Power crunch underscores energy challenge

Updated: 2011-05-27 10:09


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BEIJING - Li Jihong has worked like a starving hunter in the past two months, hounding excess electricity every day from neighboring provinces and municipalities to fill the gap for Zhejiang province, where power has been short for months.

"My job was pretty easy during the past years when the electricity supply was abundant," said Li, an official with Zhejiang Electric Power Corp responsible for dispatching electricity to numerous factories and 54 million people living in the province.

"And unexpectedly, a power shortage comes again," he said.

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The Zhejiang government's electricity authority predicts the province will be short of 3.5 million kW to 5 million kW of electricity this summer.

And it's not just Zhejiang. Such a power crunch will be widespread in the country this summer when demand peaks, warned the world's largest utility, State Grid Corp of China (SGCC), in its forecast on Monday.

The situation in eastern and coastal regions will very likely be worse than that in 2004 when the worst power scarcity hit the country, according to SGCC, China's largest power distributor.

"This year will be the toughest for electricity supply in China," said SGCC deputy general manager, Shuai Junqing. He expects the situation over the next two years to be "even worse," with more deficiencies in broader areas and for a longer time.

According to SGCC, the electricity deficit will total 30 million kW in 26 provinces and municipalities, including Beijing, Tianjin, Shanghai, Hebei, Jiangsu, and Zhejiang this summer, an equivalent to the installed power generating capacity in southwest China's largest municipality of Chongqing, home to 28.8 million people.

However, electricity supply outpaces demand in resources-rich Inner Mongolia in northern China and Xinjiang and Gansu in the northwest. And power generating plants and coal producers are still unable to transport their excess electricity or thermal coal to the eastern and southern regions, which lack natural resources and are desperate for energy.

Shuai blamed a shortfall of thermal coal, insufficient power generating facilities in some areas, and grid transmission problems for the tight power supply in China's economically-developed eastern and coastal areas.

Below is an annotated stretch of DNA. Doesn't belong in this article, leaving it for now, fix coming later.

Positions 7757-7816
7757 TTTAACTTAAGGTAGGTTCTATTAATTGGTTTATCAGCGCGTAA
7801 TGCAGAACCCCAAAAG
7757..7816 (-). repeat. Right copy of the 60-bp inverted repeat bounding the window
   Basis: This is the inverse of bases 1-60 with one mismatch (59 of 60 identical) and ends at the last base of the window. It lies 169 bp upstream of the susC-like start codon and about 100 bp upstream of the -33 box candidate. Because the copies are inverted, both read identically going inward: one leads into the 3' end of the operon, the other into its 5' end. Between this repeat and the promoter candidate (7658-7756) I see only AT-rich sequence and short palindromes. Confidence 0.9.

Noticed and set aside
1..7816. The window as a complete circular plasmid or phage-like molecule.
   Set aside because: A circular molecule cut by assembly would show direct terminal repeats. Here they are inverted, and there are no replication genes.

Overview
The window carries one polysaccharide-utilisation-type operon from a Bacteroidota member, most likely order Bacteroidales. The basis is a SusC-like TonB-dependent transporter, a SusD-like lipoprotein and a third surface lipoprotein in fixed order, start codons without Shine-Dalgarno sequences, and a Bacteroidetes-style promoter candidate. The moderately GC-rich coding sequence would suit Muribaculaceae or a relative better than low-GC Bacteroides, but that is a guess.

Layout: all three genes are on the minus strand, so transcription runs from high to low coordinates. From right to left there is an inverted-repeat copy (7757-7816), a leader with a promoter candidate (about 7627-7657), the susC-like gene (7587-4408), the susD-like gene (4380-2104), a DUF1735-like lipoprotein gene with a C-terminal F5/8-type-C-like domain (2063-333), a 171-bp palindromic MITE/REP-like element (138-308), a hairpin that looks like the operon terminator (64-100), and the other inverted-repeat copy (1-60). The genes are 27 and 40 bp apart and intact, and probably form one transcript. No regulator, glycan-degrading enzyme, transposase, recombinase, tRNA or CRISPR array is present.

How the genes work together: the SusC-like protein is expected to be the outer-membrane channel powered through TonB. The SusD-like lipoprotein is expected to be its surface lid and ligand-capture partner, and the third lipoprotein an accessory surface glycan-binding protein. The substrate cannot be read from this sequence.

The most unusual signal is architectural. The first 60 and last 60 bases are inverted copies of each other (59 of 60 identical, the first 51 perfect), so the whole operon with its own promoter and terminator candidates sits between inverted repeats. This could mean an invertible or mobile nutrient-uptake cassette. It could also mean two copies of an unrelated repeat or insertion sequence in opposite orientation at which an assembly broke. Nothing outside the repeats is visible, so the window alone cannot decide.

Postponed judgement?

A study of electricity consumption in the provinces of Zhejiang and Jiangsu, however, highlights the challenges China faces amid the power woes, analysts say.

According to the Zhejiang Electric Power Corp, electricity consumption rose 12.6 percent from a year earlier to 94.8 billion kW in Zhejiang during the first four months this year, boosted by the expansion of high energy-consumption and high-pollution industries.

In Zhejiang, the industrial value-added output, which measures the industrial expansion, increased by only 12.9 percent year-on-year in the first quarter, but electricity consumption by non-ferrous metal manufacturers rose much faster -- a rate of 20 percent year-on-year.

"Last year, some local governments took temporary measures such as suspending approval of high energy-consumption projects just to meet the short-term goal of energy-saving and emissions reduction for the 11th Five-year Plan period (2006-2010)," said Wu Zhonghu, secretary-general of the Energy Economy Professional Committee with China Energy Research Society.

Wu said many such postponed projects will begin building this year, thus leading to a surge in electricity demand from industries.

China's existing electricity-generating structure also adds to the pressure of energy supply, as about 85 percent of its electricity comes from thermal power plants in the first quarter, according to the National Energy Administration.

China Energy Net's Chief Information Officer Han Xiaoping said China's electricity shortfall is structural since provinces like Guangdong, Jiangsu and Zhejiang rely too much on energy-intensive industries for economic growth.

"The gross domestic product (GDP) per capita in these province is almost $10,000; they should have restructured their economy and burnt less coal," Han said, adding that he hopes the current power shortage can accelerate the transformation of the economic growth pattern.

Pricing gap

Some observers say power plants are discouraged to generate electricity by the fact that grid companies earn huge profits while they suffer losses.

In China, electricity can reach consumers only after power-generating plants sell electricity to grid companies through an "in-grid" process. Then the grids resell them to consumers for industrial and residential use.

According to the power plants, the cost of generating one kWh of electricity has already exceeded the price they sell to grid companies, so the more electricity they generate, the more money they lose.

Grid companies bought electricity from power plants at an average price of 383.89 yuan ($59.1) for every 1,000 kWh last year, where it was then sold to consumers at an average price of 571.44 yuan, according to data from the State Electricity Regulatory Commission (SERC).

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